Andrew Berardini

  • Left: Eric Doeringer's The Hug at the opening of Artissima. Right: Artissima director Sarah Cosulich Canarutto with artist and curator Maurizio Cattelan. (Photos: Giorgio Perottino/Artissima)
    diary November 12, 2014

    Close Calls

    ONLY MINUTES INTO THE OPENING and the palace was packed. Just after 6 PM, on the wet streets of Turin, a suited and heeled mob pushed at the doors of Palazzo Cavour for SHIT AND DIE, Artissima’s inaugural event. Artissima is owned by the region and is as much festival as fair; its off-site exhibitions, falling under the umbrella “One Torino,” and on-site prizes are as much a draw as the commercial galleries boothed in the Lingotto Oval event center. Curators Maurizio Cattelan, Myriam Ben Salah, and Marta Papini culled the title from a work by Bruce Nauman, waiting until the last moment to announce

  • Left: Curator Ximena Caminos with Venice Biennale curator Okwui Enwezor. (Photo: David Prutting/BFA) Right: The Assume Vivid Astro Focus roller disco. (Photo: Carolina Bonfanti)
    diary October 22, 2014

    Roller Models

    AFTER TWENTY HOURS of cramped airplanes and layovers, moving gradually from stark Los Angeles freeways to the leafy boulevards of Buenos Aires, I found myself sitting next to Ximena Caminos, director and chief curator of the Faena Art Center in the baroque interior of El Mercado restaurant. Caminos was helping to host the tenth anniversary of the Faena district with a celebratory roller disco by the ever-energetic Assume Vivid Astro Focus and a coterie of international travelers to show off the charm of Argentina’s capital. Perpetually clad in all white with a variety of cowboy hats sporting a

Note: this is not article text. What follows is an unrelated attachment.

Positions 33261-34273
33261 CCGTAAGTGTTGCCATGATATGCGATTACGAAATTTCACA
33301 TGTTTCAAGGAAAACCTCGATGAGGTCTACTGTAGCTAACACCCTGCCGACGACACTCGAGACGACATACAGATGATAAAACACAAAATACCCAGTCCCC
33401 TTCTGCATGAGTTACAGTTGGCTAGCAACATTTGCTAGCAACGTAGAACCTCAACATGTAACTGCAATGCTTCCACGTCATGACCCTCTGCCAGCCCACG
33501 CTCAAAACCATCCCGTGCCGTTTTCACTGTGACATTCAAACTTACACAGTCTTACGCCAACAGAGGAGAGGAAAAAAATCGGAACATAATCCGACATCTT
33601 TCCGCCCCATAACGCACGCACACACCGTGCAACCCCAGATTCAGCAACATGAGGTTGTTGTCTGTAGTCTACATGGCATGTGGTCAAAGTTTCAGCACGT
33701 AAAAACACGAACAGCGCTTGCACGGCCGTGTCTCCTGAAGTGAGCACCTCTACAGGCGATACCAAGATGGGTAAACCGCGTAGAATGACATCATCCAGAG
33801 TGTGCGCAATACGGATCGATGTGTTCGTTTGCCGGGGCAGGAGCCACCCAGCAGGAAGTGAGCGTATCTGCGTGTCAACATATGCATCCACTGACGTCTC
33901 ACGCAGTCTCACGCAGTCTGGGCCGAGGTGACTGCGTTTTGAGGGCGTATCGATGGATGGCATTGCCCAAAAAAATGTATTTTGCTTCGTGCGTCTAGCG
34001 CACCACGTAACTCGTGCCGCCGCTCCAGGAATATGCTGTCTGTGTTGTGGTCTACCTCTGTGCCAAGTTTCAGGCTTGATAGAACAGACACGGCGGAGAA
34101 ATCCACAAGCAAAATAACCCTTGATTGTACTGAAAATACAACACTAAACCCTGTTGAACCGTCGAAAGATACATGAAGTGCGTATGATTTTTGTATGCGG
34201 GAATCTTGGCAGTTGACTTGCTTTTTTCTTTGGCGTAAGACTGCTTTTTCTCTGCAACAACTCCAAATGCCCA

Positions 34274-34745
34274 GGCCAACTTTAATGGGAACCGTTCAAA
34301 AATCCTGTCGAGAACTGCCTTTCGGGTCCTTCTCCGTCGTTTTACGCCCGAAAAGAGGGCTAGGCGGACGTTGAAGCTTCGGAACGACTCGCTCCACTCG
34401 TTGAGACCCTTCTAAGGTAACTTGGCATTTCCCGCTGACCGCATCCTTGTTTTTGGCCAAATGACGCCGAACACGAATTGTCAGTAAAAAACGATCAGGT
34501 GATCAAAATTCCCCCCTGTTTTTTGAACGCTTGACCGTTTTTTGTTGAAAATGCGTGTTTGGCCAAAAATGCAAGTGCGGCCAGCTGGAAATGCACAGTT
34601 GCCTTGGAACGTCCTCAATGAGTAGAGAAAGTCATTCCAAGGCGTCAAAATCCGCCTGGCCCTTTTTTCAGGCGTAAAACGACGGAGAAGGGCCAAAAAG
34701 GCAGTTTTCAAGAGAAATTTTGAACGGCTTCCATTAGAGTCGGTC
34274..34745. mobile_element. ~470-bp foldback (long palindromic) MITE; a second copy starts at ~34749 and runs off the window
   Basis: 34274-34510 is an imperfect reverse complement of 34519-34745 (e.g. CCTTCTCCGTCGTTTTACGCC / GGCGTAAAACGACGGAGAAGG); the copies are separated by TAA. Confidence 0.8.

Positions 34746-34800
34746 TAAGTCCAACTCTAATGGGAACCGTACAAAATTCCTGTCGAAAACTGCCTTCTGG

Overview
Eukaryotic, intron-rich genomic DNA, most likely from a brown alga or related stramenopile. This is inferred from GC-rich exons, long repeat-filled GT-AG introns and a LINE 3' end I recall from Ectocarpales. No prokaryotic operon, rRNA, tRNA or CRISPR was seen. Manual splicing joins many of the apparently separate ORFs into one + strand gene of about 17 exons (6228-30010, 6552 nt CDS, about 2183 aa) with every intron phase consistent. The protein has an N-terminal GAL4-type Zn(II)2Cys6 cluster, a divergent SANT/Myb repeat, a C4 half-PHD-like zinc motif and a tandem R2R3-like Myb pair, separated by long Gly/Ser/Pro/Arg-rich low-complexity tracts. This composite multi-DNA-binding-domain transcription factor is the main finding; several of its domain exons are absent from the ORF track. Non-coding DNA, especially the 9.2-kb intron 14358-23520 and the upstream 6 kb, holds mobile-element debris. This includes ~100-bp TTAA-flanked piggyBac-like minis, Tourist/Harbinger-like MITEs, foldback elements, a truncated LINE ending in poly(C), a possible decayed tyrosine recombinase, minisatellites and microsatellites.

• View of “A Book and a Medal: Disentanglement Equals Homogenous Abstractions,” 2014.
    picks September 30, 2014

    Edgar Arceneaux

    More than a few tales tangle and collide in the hallowed half-light of Edgar Arceneaux’s Gesamtkunstwerk about the depths and vanity of human endeavor. All the disparate elements coalesce around Martin Luther King’s life and death. Amid theatrical tableaux walled by wood palettes, translucent mirrors, sundry wall works, and a feature-length video, Arceneaux’s installation pivots conceptually on the last major speech King gave against Vietnam and the perilous power of technology. This premise unfurls to include the coincidence of his assassination two days before the premier of 2001: A Space

  • Left: Artist Rashid Johnson with collectors Mera Rubell and Don Rubell. (Photo: Stefanie Keenan) Right: Artist Aki Onda. (Photo: Andrew Berardini)
    diary September 18, 2014

    Islands in the Stream

    AMID THE CONFLAGRATION of bright new spaces and fall premieres, hardly anyone talks about closings. In the courtyard of the Hammer Museum last Wednesday, I waited for the twilight event of Made in L.A. 2014. The localist biennial divides the past few years’ time of alternative spaces and communitarian flux from the recent burst of commercial galleries expanding, warehousing, and franchising into the city. In the courtyard of the museum, I stumbled into the going-away party for Sarah Stifler, the Hammer’s now former director of communications en route to her new gig as chief communications officer

  • John Altoon, Untitled, 1964, pastel and ink on illustration board, 56 × 40“. From the series ”Hyperion," 1964.
    picks July 24, 2014

    John Altoon

    In a 1954 de Kooning knockoff called Mother and Child hung at the beginning of John Altoon’s long-posthumous (and very politely hung) retrospective, a lone squiggle floats like an errant feather across the surface of seething figures. Laura Owens points it out in the show’s stellar catalogue (which also includes a brilliant, anal-recussive screed by Paul McCarthy that would make Pere Ubu blush). Altoon’s singular career flows out of that single, wholly deliberate, slightly sploogy mark.

    A little fleshy, a little gross, his spacey pastel abstractions sometimes look like reassembled fourth-dimensional

  • View of “Contort Yourself,” 2014.
    picks July 17, 2014

    “Contort Yourself”

    The small, sincere voice of Sue Tompkins echoed from the courtyard into the gallery during the opening of “Contort Yourself,” an exhibition of four Glasgow-based artists. Singing with all the passion of a teenage punk chanteuse but with none of the backing music, Tompkins’s voice was at first jangly, then awkward, settling into its own strange beauty by the end of her performance. Inside the ample, James Turrell–designed gallery, her paintings and works on paper include smallish gestures—signs, letters, shapes—writ loud, like her voice, by the odd and singular force of their aesthetic ardor.